ASER, however, found the students of private schools performed better.  But this is no consolation because at the Grade 5 level a preponderant majority of the children study in public sector schools.

To what would you attribute this weakness in our education system? The main flaw lies in the teachers. They do not receive the best training and, therefore, are not really qualified to teach. Poor pedagogy is a problem but lack of motivation is a bigger problem.  Corruption and absenteeism also take their toll.

The quality of the textbooks is another problem. The government has on numerous occasions spoken about improving the books but with no revision of the curricula the books remain in a rut. Recently some efforts were made to revise the curricula as well as textbooks but the changes that have been introduced do not seem to have gone far enough.

Ingenious solutions will have to be found. There are individuals who are trying out new ad hoc methods to give an input of a different kind to give a boost to students’ standards. There is Amra Alam who visits schools and does storytelling in her chaste Urdu to students who enjoy it and without their even realising it the standard of their language improves.

Similarly Atif Badar, a teacher of theatre and drama, uses drama, elocution, singing, music and puppetry to draw children out of their   introversion, build their confidence and make them articulate. These improve their scholastic performance.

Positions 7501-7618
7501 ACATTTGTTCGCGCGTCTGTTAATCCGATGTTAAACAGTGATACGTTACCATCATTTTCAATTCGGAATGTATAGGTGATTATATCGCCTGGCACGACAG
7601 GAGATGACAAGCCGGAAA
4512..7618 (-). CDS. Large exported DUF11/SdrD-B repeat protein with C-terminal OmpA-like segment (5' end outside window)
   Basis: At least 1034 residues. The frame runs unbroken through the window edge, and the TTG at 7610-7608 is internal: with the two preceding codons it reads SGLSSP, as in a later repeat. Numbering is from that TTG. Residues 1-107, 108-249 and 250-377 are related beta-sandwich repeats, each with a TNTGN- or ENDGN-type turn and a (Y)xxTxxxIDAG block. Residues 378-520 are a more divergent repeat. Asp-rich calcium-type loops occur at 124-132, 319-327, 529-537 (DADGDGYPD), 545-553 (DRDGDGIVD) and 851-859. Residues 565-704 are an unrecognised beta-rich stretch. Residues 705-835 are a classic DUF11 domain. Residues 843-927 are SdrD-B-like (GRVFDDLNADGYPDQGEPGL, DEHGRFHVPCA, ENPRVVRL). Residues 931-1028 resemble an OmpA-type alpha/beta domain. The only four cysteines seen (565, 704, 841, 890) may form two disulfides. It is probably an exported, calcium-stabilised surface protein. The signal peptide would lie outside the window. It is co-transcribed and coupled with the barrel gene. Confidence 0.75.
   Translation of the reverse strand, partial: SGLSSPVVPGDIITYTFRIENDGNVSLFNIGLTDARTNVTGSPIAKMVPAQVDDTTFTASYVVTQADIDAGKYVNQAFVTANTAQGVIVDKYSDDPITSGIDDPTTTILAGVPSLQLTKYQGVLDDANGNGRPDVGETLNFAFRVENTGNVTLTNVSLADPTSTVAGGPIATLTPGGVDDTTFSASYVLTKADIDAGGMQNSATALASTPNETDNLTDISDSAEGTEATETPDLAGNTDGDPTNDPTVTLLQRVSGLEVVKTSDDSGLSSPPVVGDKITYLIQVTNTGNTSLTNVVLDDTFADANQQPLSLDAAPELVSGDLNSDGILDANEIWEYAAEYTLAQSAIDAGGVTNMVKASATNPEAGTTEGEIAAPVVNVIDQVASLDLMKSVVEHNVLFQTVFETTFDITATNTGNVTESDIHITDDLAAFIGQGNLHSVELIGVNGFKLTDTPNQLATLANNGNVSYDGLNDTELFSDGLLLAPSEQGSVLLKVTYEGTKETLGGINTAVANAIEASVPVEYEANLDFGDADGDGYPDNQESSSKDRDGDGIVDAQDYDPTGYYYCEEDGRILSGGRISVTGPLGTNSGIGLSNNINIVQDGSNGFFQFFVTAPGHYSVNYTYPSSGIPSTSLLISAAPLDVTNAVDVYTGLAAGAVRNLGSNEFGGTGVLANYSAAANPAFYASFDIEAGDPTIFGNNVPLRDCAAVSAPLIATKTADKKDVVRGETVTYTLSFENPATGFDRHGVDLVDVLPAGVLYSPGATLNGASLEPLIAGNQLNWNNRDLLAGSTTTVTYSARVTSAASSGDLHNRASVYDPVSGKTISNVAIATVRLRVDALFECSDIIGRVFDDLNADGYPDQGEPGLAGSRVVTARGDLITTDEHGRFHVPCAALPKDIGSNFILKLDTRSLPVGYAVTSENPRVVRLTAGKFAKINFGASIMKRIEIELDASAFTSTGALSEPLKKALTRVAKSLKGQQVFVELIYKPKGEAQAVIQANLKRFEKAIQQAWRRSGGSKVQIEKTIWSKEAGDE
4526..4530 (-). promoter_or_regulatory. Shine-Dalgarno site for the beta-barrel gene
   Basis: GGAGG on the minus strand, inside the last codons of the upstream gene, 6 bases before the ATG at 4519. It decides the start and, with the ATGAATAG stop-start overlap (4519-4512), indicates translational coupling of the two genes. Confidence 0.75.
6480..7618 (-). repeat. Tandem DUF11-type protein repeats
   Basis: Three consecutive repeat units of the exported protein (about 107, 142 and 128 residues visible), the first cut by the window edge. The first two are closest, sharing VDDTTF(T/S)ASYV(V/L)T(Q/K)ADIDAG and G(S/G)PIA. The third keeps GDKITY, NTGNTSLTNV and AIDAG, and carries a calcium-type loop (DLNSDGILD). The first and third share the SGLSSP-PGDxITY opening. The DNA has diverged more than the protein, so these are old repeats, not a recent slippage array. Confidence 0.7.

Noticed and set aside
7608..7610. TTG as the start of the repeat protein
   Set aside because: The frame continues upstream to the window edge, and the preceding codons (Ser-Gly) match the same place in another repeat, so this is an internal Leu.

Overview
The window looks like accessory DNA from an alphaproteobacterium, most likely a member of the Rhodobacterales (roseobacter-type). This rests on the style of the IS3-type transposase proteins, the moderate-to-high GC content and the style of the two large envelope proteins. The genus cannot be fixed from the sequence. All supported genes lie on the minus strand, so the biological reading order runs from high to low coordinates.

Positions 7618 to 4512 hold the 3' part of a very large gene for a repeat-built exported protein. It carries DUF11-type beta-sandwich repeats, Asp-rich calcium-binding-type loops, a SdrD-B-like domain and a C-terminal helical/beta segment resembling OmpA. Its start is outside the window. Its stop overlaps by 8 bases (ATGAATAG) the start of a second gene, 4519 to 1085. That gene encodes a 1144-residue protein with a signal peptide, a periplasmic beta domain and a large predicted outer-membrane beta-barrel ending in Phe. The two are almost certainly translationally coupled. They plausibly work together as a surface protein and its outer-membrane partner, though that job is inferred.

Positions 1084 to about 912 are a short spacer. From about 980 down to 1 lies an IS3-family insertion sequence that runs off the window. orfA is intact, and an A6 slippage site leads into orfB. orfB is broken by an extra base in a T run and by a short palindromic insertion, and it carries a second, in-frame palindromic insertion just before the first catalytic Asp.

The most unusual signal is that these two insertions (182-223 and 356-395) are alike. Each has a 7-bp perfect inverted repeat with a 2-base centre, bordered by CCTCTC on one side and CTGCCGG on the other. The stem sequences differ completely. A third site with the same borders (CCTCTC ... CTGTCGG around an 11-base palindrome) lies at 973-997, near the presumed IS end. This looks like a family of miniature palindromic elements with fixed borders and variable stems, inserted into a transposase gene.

I have tried to develop with Baela Raza Jamil a programme we call “dekho, suno, parho, socho aur bolo (See, listen, read, think and speak)”. It is designed to encourage children to think. I use pictures followed by questions to get children to think and suggest solutions to problems.

But these are value adding measures. The basic product, that is educational skills, must be brought to a certain acceptable level before the enhancing exercises will expand the students’ mental powers. I could not change Shan’s academic ability and mindset. His basic education was too poor for any other exercise to change him. This boy who dreamed of working in an office at a computer, today sweeps and mops the floor in an apartment block.

Source: Alif Ailaan/ Taleem Do

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Rape without end

By Zubeida Mustafa

OF all the crimes committed against children — especially the daughters of the poor in Pakistan — the most horrendous is the trafficking of girls. It is more agonising than rape. The sex trade amounts to torture. The girls who are snatched and taken away to be sold into forced prostitution have to live with this hideous evil night after night. Only a few lucky ones manage to escape or are rescued. Continue reading Rape without end

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No school, no education

By Zubeida Mustafa

AS you approach Makli by the National Highway from Karachi, you will notice a school building standing in splendid isolation. It has no signs of having been used for educational activities. No youthful voices echo in its empty halls or have ever done. No tiny feet have pitter-pattered there.